Captain Cook’s Death: Why Anti-Colonialists Celebrate February 14th

Claim

British Naval Capt. James Cook was killed by indigenous Hawaiians during a battle on Valentines Day.

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If you’re tired of the Valentine’s Day hype, consider this: Some people on social media are going with a of a British explorer’s death at the hands of indigenous Hawaiians as a way to mark February 14th instead.

For example, Facebook post celebrating the death of “douchebag” Capt. James Cook on that date in 1779 has been shared more than 10,000 times since being published on February 11, 2019:

More recently, a separate user’s February 13 2020 post gained thousands of shares in its own right within a day of being published:

 

Cook led three British expeditions to Hawaii and also mapped vast stretches of the Pacific Ocean during his travels. According to a locally-compiled resource, HawaiiHistory.org, he first landed in the area in late 1778, at which point he and his men were “greeted ritually as gods and presented with gifts and offerings.”

Glyn Williams, a history professor emeritus at Queen Mary University of London, partially corroborated this account in his 2009 book The Death of Captain Cook: A Hero Made and Unmade, reporting that while the British expedition actually reached Kealakekua Bay in January 1779, Cook was indeed “wrapped in red cloth and presented a hog” during a religious ceremony as local priests chanted around him.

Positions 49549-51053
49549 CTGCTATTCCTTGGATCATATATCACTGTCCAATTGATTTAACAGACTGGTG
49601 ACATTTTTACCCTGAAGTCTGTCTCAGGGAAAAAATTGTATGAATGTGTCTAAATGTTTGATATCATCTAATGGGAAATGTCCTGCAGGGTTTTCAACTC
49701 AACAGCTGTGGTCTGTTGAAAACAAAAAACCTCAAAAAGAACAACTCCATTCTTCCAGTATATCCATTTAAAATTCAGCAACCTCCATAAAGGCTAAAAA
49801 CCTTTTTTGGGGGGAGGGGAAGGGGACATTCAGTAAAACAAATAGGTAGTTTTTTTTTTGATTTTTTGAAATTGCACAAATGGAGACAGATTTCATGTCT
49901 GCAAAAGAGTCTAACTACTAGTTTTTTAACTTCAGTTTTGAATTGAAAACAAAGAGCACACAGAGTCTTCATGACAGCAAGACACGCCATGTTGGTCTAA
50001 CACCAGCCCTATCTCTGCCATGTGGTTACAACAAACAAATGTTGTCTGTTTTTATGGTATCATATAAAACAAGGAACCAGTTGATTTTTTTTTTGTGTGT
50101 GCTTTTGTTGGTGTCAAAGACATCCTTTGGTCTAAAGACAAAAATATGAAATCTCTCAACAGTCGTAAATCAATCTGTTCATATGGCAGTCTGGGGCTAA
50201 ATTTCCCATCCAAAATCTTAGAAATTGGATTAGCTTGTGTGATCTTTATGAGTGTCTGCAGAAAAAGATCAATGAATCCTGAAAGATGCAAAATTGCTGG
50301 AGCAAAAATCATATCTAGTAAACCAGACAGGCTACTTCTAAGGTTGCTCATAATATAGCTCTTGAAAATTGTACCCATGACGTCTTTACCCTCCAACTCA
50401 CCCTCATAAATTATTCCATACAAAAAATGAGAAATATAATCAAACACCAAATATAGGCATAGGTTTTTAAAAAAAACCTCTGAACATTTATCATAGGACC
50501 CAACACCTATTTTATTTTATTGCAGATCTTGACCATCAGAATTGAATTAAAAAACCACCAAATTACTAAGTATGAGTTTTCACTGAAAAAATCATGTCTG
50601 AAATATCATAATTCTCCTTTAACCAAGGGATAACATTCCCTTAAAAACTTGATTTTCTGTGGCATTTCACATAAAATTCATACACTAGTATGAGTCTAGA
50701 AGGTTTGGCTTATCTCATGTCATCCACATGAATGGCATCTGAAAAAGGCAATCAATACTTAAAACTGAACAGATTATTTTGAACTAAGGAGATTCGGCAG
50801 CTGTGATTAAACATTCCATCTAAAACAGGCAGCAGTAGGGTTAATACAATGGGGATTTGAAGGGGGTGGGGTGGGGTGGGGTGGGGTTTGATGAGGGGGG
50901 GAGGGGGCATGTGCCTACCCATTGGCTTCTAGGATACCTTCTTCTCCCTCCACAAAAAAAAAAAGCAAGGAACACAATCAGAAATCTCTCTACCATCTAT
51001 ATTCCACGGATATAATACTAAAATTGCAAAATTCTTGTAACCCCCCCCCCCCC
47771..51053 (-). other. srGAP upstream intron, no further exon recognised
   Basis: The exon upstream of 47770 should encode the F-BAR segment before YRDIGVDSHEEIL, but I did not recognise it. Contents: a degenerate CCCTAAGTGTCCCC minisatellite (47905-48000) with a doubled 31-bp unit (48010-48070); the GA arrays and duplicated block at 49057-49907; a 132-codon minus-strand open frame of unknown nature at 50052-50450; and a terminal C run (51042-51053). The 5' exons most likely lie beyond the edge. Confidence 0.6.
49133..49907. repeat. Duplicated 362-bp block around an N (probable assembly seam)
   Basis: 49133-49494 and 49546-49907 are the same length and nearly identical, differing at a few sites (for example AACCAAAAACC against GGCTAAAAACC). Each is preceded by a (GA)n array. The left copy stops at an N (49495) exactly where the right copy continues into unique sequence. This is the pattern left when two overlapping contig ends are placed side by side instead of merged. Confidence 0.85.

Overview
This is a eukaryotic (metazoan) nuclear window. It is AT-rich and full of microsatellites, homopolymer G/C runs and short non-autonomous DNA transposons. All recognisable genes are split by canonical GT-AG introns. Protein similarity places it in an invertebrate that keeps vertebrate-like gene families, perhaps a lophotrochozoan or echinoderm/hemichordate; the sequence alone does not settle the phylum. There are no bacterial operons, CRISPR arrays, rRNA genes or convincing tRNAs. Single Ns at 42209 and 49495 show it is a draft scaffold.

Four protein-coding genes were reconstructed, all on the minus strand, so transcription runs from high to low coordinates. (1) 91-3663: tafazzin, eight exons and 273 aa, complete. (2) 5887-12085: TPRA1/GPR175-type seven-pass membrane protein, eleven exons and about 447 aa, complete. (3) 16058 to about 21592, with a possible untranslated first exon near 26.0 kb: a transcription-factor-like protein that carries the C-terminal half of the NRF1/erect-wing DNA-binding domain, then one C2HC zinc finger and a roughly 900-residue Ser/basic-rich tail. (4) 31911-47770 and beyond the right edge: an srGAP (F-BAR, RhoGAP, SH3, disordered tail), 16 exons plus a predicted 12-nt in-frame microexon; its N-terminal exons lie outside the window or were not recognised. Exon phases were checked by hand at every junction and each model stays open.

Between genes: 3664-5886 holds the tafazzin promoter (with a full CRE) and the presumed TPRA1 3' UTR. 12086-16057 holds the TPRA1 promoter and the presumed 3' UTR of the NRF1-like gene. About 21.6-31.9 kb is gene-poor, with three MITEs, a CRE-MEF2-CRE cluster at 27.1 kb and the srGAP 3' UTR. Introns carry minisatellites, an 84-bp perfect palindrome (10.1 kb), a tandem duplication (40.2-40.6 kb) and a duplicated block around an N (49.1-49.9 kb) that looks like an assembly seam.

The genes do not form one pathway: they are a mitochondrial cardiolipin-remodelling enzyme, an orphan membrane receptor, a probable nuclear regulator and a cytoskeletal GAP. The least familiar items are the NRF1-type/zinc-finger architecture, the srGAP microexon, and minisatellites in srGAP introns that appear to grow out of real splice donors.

In early February 1779, Cook and his men attempted to leave Hawaii but were forced to turn back when one of his ships, the Resolution, sustained a damaged mast; by that point relations between Cook’s men and the native population were already reportedly strained. The battle that would ultimately claim Cook’s life was reportedly touched off by the alleged theft of items from his ships. He responded by attempting to seize a local chief, Kalani’opu’u, inciting the fight.

Lieutenant Molesworth Phillips, who served under Cook and survived the fight, was later quoted as saying:

Our unfortunate Commander, the last time he was seen distinctly, was standing on the water’s edge, and calling out to the boats to cease firing, and to pull in. If it be true, as some of those who were present have imagined, that the boat-men had fired without his orders, and that he was desirous of preventing any further bloodshed, it is not improbable, that his humanity, on this occasion, proved fatal to him… having turned about, to give his orders to the boats, he was stabbed in the back, and fell with his face into the water.

But a painting of the battle revealed in 2004 shed new light on Cook’s actual role in the battle, one that was not as heroic as the one described by Phillips or John Webber, the official artist for his final expedition. Whereas Webber depicted Cook with his back to the Hawaiian crowd during the attack, ordering his men not to fire, a painting of the same scene by John Clevely — whose brother served as a carpenter on the voyage and drew his own sketches of the fight — shows Cook brandishing an unloaded rifle at one of his enemies:

According to The Guardian, Clevely supplemented his depiction of Cook’s death with other first-hand accounts from the battle.

“The image of Cook signalling his ships to hold their fire made him a classic humane and heroic figure of the age of enlightenment,” art historian Nicholas Lambourn said after it was first displayed in public. “Clevely’s is less heroic but certainly more accurate.”

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